Pine Needle banner
You are here: HOME > AROUND TOWN

Lumbee Constitution focus of tribal meeting

By Aaron Woods
Staff Writer

The next Lumbee Tribal Council meeting is scheduled for March 23 at 6:30 p.m. at Cape Fear Baptist Church in Fayetteville.

This is the first of three Tribal Council meetings that will be held outside Pembroke.  Others include the July meeting to be held in Laurinburg and the November meeting in Fairmont.

The Lumbee Tribe’s Feb. 23 meeting centered on the Lumbee Constitution at the Comtec Complex in Pembroke.

The Lumbee Tribe of North Carolina held a meeting concerning the Lumbee Constitution at the COMtech Complex in Pembroke on Feb. 23.

Photo by Aaron Woods
The Lumbee Tribe of North Carolina held a meeting concerning the Lumbee Constitution at the COMtech Complex in Pembroke on Feb. 23.

Under the Lumbee Constitution there is independent self-governance.   The tribe is recognized by the state as an Indian nation.

The Lumbee Constitution sets up three constructive powers: power of recall, power of referendum, and power of initiative.

There are three branches of government: legislative, executive and judicial.
First, in the legislative branch, there is a 21-member embodiment, which is the Tribal Council.

Second, is the executive branch, which makes up the office of the Tribal Chairman.

Third, is the judicial branch, which oversees the Constitution of the Tribe.  In the legislative branch, the Tribal Council makes the decisions for the tribe.

In the executive branch, the Tribal Chairman has all executive power. The Chairman has veto power, but the Tribal Council can override the Chairman by two-thirds votes.

The judicial branch hears cases that are to be voted on by the Tribal Council.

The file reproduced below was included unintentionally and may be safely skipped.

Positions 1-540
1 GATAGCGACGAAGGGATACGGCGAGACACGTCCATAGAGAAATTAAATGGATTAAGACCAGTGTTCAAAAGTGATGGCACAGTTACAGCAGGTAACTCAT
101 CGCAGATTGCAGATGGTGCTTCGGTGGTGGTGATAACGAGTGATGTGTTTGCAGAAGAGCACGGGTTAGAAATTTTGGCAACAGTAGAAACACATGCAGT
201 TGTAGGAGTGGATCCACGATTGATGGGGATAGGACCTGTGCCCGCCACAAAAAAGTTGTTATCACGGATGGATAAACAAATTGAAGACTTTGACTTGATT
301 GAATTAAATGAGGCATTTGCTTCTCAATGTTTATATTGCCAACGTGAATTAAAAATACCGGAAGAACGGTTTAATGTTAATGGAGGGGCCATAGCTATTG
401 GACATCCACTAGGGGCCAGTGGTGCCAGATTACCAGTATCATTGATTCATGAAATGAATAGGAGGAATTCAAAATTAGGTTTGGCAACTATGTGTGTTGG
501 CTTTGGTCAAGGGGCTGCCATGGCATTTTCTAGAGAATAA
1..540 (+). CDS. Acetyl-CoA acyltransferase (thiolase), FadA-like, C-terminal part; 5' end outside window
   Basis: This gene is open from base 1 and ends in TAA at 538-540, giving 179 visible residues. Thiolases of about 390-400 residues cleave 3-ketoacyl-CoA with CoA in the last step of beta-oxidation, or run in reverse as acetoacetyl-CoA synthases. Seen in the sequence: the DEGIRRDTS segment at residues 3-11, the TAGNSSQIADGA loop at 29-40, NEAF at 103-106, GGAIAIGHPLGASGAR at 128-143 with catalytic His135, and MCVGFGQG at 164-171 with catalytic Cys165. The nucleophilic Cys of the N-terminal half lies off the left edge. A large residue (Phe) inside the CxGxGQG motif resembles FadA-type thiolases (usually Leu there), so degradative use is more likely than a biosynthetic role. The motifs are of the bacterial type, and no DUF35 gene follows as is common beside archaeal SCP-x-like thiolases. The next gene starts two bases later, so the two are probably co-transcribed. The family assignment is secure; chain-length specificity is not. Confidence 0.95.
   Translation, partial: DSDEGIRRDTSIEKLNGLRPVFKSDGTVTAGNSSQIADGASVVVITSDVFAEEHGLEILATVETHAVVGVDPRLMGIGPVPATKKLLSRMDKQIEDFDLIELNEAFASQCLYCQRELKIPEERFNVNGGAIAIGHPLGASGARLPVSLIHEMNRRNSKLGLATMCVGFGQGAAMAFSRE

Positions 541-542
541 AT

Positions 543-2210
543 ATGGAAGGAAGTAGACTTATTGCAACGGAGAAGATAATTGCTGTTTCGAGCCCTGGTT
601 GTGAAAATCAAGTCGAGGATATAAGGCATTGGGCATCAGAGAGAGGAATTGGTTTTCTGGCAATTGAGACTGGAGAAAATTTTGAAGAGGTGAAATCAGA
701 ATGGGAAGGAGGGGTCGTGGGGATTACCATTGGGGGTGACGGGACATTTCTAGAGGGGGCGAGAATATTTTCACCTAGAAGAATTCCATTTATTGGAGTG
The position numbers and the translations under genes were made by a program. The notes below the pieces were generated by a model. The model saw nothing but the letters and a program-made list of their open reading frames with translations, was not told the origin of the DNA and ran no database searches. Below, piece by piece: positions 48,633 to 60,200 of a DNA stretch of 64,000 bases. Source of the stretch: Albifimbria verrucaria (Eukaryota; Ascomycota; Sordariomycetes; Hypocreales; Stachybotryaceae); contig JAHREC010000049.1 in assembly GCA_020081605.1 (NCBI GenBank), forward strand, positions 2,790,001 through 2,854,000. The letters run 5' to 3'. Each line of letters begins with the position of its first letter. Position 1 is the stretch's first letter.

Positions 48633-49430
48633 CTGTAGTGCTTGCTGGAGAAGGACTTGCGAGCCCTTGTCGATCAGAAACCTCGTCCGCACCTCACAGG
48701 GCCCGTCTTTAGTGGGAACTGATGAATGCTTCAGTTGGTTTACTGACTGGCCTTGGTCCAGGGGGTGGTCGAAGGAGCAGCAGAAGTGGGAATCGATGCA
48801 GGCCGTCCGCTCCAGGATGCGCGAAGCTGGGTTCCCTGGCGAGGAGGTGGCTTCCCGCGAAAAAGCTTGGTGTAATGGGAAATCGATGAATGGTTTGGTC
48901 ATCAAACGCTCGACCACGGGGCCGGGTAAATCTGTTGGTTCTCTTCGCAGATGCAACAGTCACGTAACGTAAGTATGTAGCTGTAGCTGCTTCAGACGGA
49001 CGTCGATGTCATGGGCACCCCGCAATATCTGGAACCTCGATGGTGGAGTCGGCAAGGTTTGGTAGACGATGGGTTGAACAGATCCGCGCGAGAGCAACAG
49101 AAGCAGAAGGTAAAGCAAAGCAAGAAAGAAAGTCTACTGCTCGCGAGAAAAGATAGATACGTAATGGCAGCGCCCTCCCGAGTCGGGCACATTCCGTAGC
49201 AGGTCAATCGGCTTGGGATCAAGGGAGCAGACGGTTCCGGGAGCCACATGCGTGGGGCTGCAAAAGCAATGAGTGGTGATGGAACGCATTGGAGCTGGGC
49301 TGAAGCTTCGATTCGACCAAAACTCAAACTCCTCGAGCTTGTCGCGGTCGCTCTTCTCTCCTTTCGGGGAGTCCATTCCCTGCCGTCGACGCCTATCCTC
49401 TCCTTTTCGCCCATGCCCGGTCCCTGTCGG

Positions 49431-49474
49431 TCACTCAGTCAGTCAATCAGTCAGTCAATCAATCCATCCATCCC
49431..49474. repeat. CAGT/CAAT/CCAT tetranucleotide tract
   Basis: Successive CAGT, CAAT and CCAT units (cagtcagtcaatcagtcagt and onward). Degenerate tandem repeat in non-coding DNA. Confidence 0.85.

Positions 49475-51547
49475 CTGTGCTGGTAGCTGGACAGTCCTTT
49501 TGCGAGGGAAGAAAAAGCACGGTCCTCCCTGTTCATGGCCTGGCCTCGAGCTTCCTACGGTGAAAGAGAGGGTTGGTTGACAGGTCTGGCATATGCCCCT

There is a system of checks and balances making sure there is balance among all branches; one branch has no more power than another branch.

When asked about the Constitution, Lawrence Locklear, speaker of the tribal council, said, "It is very important. It is a document that gives us everything we need. All decisions are made by the three bodies."

Other tribes, Locklear said, "have two branches of government while larger tribes have a Constitution similar to the Lumbee Constitution.

"The Constitution does not take any rights away from the Lumbee tribe," Locklear said.
Under consideration is the decision of federal recognition for the Lumbee tribe. Speaker Locklear said, "We feel pretty good about it. Timing is everything."

Rep. Mike McIntyre, Sen. Richard Burr, Sen. Elizabeth Dole, and Sen. John McCain are supporters of the bill.

Those in attendance at the Lumbee Tribal Council meeting included Ray "Little Turtle," appointed member of the Commission of Indian Affairs, Bosco Locklear, director of housing for the Lumbee Tribe, and Leon Jacobs, tribal administrator.

The University of North Carolina at Pembroke The print edition of The Pine Needle
is published 14 times a year
during the fall and spring semesters.

Updated: Wednesday, March 29, 2006
© The University of North Carolina at Pembroke
The Pine Needle
PO Box 1510
Pembroke, NC 28372-1510
Phone: 910.521.6204
Fax: 910.522-5795